RSSDI Diabetes Update 2016 SV Madhu
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1Youth Onset Diabetes

Pediatric Versus Adult-onset Type 1 Diabetes Mellitus: Are They Different?Chapter 1

Eesh Bhatia
Type 1 diabetes mellitus (T1DM) is a chronic organ-specific autoimmune disorder resulting from a destruction of pancreatic β-cells by activated T-cells. While T1DM is most common form of diabetes in children and adolescents and young adults in Caucasians, it may present at any age group including adults. In fact, a larger proportion of patients with T1DM are diagnosed as adults than in childhood. While the basic etiology and pathophysiology of T1DM, i.e., destructive insulitis remains the same in childhood and adult T1DM, their clinical presentation and prognosis may differ somewhat. The diagnosis of T1DM may often be missed in adults and patients may be managed as T2DM for many years with suboptimal control. This is because there is a wide range of presentation of autoimmune diabetes in adults ranging from a presentation with short duration of hyperglycemic symptoms, markedly elevated glucose and ketoacidosis to that indistinguishable from T2DM and diagnosed only by presence of islet antibodies [known as latent autoimmune diabetes in adults (LADA)]. These latter patients have lower β-cell reserve and earlier requirement of insulin compared to patients with T2DM.
While the prevalence and incidence of childhood-onset T1DM is well documented, information for T1DM in adults is available. This is partly due to the fact that it is difficult to diagnose T1DM in adults, due to their variable presentation and lack of routine islet antibody testing. A meta-analysis suggests that the incidence of T1DM is lower in adults than children and declines with increasing age.1 For unknown reasons T1DM in adults is more common in males, compared with the female preponderance in early-onset T1DM.
Adult T1DM patients have a lower frequency of different islet antibodies including insulin antibodies. Adult patients also have a lower frequency of high risk human leukocyte antigen (HLA)-DR and DQ alleles when compared with those with childhood-onset T1DM.2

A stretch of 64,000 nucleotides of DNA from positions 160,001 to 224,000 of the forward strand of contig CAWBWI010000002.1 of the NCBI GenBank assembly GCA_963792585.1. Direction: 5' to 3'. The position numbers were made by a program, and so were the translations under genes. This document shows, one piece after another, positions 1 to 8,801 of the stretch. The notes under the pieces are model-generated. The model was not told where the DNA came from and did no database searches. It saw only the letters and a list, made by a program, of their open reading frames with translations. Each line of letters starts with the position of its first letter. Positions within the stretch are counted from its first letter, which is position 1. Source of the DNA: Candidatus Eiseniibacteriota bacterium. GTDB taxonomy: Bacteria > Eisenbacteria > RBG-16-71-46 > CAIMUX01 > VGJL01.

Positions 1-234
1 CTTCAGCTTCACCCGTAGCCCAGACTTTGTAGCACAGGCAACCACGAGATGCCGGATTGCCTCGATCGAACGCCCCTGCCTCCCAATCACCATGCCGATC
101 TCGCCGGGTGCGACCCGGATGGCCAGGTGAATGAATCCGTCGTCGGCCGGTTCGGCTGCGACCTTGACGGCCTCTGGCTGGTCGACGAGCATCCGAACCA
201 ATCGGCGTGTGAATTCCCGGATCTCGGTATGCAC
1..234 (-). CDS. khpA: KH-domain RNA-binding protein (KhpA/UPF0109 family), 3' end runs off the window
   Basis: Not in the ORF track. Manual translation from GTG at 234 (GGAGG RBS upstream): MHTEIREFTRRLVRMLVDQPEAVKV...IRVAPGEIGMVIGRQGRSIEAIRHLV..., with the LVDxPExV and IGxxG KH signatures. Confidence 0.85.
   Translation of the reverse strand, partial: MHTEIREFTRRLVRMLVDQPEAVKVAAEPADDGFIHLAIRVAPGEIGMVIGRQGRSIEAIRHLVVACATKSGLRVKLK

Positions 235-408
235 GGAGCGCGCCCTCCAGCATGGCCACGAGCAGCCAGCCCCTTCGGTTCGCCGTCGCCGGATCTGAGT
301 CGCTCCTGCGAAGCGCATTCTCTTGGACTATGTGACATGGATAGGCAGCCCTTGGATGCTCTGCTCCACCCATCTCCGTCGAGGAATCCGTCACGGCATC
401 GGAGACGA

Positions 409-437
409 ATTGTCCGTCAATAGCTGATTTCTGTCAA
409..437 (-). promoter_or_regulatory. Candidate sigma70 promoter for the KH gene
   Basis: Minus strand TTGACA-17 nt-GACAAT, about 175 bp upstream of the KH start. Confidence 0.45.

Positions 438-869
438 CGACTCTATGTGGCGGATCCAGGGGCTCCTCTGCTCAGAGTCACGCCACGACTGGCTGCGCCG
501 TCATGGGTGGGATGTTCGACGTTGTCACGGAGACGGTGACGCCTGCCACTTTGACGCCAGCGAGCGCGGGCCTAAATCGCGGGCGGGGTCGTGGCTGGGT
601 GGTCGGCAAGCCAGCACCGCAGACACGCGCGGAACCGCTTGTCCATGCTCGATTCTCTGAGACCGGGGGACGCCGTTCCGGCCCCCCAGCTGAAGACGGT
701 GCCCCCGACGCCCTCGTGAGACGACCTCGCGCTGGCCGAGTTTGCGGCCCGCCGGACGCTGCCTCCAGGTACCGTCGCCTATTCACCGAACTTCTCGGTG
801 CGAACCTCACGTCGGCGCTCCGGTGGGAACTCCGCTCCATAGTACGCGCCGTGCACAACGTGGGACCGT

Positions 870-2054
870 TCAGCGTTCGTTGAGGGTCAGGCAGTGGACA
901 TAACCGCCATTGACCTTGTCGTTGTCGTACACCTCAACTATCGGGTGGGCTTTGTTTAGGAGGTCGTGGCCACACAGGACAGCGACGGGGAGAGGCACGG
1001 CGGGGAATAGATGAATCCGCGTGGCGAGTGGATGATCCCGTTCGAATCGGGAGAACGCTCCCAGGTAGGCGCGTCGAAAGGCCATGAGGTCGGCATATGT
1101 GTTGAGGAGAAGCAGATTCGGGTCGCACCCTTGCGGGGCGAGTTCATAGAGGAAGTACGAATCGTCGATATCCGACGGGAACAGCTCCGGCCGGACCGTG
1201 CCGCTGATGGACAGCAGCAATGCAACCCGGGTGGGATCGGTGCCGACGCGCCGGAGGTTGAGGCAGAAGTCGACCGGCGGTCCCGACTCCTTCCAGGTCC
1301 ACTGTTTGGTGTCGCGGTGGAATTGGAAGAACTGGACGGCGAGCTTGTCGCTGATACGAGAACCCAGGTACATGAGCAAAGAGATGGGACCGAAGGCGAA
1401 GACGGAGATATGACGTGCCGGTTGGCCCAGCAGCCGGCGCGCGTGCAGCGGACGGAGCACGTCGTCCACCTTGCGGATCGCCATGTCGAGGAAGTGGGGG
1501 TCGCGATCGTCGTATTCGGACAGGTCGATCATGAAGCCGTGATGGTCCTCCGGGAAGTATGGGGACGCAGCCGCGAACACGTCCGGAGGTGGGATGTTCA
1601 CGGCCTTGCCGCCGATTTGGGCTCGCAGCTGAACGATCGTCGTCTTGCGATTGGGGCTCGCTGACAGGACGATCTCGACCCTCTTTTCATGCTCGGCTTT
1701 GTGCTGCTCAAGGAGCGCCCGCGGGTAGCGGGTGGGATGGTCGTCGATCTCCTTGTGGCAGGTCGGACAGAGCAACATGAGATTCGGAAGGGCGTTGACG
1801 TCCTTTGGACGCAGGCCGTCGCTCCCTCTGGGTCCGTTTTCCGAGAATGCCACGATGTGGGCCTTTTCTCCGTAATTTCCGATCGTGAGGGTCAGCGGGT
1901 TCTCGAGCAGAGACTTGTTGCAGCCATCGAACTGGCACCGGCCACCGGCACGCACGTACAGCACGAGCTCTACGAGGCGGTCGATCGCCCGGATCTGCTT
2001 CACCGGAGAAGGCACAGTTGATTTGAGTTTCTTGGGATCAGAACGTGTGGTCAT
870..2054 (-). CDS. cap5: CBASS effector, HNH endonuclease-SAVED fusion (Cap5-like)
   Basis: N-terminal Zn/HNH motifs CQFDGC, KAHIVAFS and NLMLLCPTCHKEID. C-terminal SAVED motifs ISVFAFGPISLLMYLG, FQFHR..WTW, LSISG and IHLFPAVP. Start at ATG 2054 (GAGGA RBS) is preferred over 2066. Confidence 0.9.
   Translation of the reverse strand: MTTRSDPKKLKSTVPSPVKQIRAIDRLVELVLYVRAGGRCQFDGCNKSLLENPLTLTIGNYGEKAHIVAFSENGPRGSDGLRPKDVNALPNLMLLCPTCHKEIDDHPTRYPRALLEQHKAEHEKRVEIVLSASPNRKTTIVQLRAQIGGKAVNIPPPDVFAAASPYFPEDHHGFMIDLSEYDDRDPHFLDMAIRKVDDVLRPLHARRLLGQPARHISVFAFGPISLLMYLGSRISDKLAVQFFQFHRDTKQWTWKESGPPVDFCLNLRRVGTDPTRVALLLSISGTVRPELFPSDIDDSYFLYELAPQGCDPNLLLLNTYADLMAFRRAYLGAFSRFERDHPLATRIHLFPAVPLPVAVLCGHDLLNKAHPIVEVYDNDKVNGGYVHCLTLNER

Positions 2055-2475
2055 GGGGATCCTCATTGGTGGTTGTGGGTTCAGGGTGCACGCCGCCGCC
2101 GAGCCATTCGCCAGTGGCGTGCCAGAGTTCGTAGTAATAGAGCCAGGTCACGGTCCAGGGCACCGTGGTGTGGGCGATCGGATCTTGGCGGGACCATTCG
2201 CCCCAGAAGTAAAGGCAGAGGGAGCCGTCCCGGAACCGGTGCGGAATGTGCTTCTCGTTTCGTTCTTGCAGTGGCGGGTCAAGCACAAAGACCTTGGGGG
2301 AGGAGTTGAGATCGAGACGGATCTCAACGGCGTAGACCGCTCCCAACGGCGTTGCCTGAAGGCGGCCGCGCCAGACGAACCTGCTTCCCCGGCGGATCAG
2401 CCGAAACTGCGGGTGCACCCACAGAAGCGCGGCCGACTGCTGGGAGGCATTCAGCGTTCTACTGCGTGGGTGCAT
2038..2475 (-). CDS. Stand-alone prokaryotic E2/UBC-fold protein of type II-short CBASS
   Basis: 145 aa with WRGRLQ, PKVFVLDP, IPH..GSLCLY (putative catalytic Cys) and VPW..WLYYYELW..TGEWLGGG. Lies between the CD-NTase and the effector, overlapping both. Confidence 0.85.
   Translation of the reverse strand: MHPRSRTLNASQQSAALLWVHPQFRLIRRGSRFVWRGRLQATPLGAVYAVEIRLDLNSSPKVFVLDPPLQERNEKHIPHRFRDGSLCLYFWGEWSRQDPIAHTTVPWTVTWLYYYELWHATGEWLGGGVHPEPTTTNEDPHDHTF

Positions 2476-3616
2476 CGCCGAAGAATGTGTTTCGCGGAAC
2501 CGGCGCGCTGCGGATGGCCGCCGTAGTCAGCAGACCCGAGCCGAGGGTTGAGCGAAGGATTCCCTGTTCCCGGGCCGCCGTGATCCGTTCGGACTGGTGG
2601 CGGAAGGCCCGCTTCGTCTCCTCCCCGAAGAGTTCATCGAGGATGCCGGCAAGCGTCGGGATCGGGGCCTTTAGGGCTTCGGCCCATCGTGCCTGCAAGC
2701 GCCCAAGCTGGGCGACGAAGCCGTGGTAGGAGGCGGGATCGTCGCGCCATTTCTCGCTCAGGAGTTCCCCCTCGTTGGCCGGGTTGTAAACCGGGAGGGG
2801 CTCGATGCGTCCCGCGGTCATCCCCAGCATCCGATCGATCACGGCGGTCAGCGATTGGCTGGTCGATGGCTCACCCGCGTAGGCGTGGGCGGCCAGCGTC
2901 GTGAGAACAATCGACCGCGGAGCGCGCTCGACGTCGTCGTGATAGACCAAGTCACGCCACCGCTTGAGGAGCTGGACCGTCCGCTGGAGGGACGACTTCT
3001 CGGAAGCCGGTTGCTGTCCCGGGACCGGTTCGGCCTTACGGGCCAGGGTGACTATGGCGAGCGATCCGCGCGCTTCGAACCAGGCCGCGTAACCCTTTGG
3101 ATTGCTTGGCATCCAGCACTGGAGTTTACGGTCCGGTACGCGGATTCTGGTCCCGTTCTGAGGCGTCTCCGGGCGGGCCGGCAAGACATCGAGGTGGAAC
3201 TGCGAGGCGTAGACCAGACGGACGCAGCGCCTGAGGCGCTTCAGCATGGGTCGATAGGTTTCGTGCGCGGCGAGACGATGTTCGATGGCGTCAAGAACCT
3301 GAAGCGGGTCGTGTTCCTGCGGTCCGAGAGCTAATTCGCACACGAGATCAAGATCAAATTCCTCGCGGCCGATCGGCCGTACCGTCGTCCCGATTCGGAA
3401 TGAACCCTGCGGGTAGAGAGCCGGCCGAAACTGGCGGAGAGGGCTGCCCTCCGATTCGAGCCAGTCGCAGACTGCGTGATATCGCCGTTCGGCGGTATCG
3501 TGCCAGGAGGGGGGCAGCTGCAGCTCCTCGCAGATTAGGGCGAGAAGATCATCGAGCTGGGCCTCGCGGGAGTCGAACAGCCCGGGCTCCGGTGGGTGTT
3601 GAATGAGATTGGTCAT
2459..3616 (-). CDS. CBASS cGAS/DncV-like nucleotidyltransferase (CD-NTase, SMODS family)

In contrast to T1DM in children and adolescents, the illness in adults has a more variable presentation. Even among patients with classical features of T1DM, clinical features differ somewhat between those with onset less than 20 years and at an older age. The latter have a longer duration of symptoms prior to their diagnosis, decreased metabolic decompensation at diagnosis, higher body mass index (BMI), and greater C-peptide levels, suggesting a lower level of β-cell autoimmune destruction.
The prognosis of T1DM in children and adults may differ. While mortality is higher in T1DM in all age groups when compared with the general population, it is improving in patients with childhood T1DM but not in those with adult-onset disease. Mortality due to chronic complications of diabetes has decreased in early-onset patients but not in adult-onset subjects.
This refers to an autoimmune form of diabetes presenting in adults with a clinical presentation which is similar to T2DM and not requiring insulin for at least 6 months from the time of diagnosis.3 The diagnosis can be made only by the detection of antibodies against islet antigens. The most frequent antibody is against antiglutamic acid decarboxylase (GAD), which is found in 5–10% of patients with T2DM in different Western series. The frequency of the GAD antibody in adults is higher in populations where T1DM is more frequent, such as in Scandinavians. Patients with LADA share HLA and other susceptibility antigens with T1DM, as well as genetic similarities with T2DM, though the strength of the associations may vary. As a group, patients with LADA have lower mean age at onset, lower BMI, higher HbA1c, lower C-peptide, and an earlier requirement of insulin for treatment when compared with T2DM patients without islet antibodies.
The frequency of LADA in different racial groups is lower than in European Caucasians. In Indians, two large studies have reported a low frequency of LADA among patients of North Indian ancestry, between 2%.4 This may be related to differences in HLA or other susceptibility antigens.
  1. Diaz-Valencia PA, Bougnères P, Valleron AJ. Global epidemiology of type 1 diabetes in young adults and adults: a systematic review. BMC Public Health. 2015; 15: 255.
  1. Karlajainen J, Salmela P, Ilonen J, Surcel HM, Knip M. A comparison of childhood and adult type 1 diabetes. N Engl J Med. 1989; 320 (140): 881–6.
  1. Laugesen E, Østergaard JA, Leslie RD, Danish Diabetes Academy Workshop and Workshop Speakers. Latent autoimmune diabetes of adults: current knowledge and uncertainty. Diabet Med. 2015; 32 (7): 843–52.
  1. Sachan A, Zaidi G, Sahu RP Agrawal S, Colman PG, Bhatia E. Low prevalence of latent autoimmune diabetes in adults in northern India. Diabet Med. 2014; 32 (6): 810–3.